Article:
Carlo H. Séquin

“Morin-Mesh - red/green”

Zcorp. 3D color print, 5" tall, 2003.

The 'Morin Surface' is the symmetrical half-way point of the process of turning a sphere inside-out, assuming that this genus_0 surface can freely pass through itself, but that no sharp bends, creases, or tears are allowed. The exhibited shape is a modification of Morin's classical shape, so that it could be realized as a snow sculpture in a given 12 feet tall block of snow. This modified geometry also makes it easier to see inside the 4 "ears" to the inner self-intersections of the surface. Red and green identify the inner and outer surfaces of the original sphere.


Bronze, 11" tall, 2007.

" Scherk's 2nd Minimal Surface" is a way to weave together two intersecting planes so that an infinitely long chain of holes and saddles replaces the intersection zone; it is possible to do that so that the resulting single surface has everywhere zero Gaussian curvature. The same basic scheme can be used to also blend together three planes that share a single intersection line. A small region, comprising just 5 monkey saddles and 4 Y-shaped holes, has been cut out of such a minimal surface; it has been artistically stretched and twisted to make a towering sculpture.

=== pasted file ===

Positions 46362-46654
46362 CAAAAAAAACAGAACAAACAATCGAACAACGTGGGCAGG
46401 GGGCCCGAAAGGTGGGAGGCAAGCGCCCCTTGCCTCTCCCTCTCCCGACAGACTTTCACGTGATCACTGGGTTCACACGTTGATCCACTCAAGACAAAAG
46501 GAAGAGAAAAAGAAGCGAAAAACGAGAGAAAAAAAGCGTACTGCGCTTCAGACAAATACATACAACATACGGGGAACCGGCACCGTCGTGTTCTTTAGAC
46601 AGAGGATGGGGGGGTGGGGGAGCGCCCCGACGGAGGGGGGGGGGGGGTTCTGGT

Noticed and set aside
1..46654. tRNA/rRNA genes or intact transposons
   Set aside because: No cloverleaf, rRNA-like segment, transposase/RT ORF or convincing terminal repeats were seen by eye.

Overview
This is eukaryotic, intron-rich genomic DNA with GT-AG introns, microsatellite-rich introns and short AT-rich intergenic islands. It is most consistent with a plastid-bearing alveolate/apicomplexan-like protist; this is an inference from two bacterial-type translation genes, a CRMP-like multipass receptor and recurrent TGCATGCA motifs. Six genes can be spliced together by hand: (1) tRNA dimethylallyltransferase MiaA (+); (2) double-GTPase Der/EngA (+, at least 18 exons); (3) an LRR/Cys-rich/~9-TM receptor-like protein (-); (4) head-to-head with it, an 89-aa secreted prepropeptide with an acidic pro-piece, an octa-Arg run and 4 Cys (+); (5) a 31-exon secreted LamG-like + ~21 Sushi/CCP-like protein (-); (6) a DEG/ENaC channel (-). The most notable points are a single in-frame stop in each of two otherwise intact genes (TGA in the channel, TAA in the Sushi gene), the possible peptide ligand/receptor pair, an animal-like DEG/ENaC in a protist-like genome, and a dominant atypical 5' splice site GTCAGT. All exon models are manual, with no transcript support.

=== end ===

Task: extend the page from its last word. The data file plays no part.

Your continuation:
Carlo H. Séquin, Professor of Computer Science, EECS Computer Science Division, University of California, Berkeley

"My professional work in computer graphics and geometric design has also provided a bridge to the world of art. In 1994 I started to collaborate with Brent Collins, a wood sculptor, who has been creating abstract geometrical art since the early 1980s. Our teamwork has resulted in a program called "Sculpture Generator 1" which allows me to explore many more complex ideas inspired by Collins' work, and to design and execute such geometries with higher precision. Since 1994, I have constructed several computer-aided tools that allow me to explore and expand upon many great inspirations that I have received from several other artists. It also has resulted in many beautiful mathematical models that I have built for my classes at UC Berkeley, often using the latest computer-driven, layered-manufacturing machines. My profession and my hobby interests merge seamlessly when I explore ever new realms of 'Artistic Geometry'."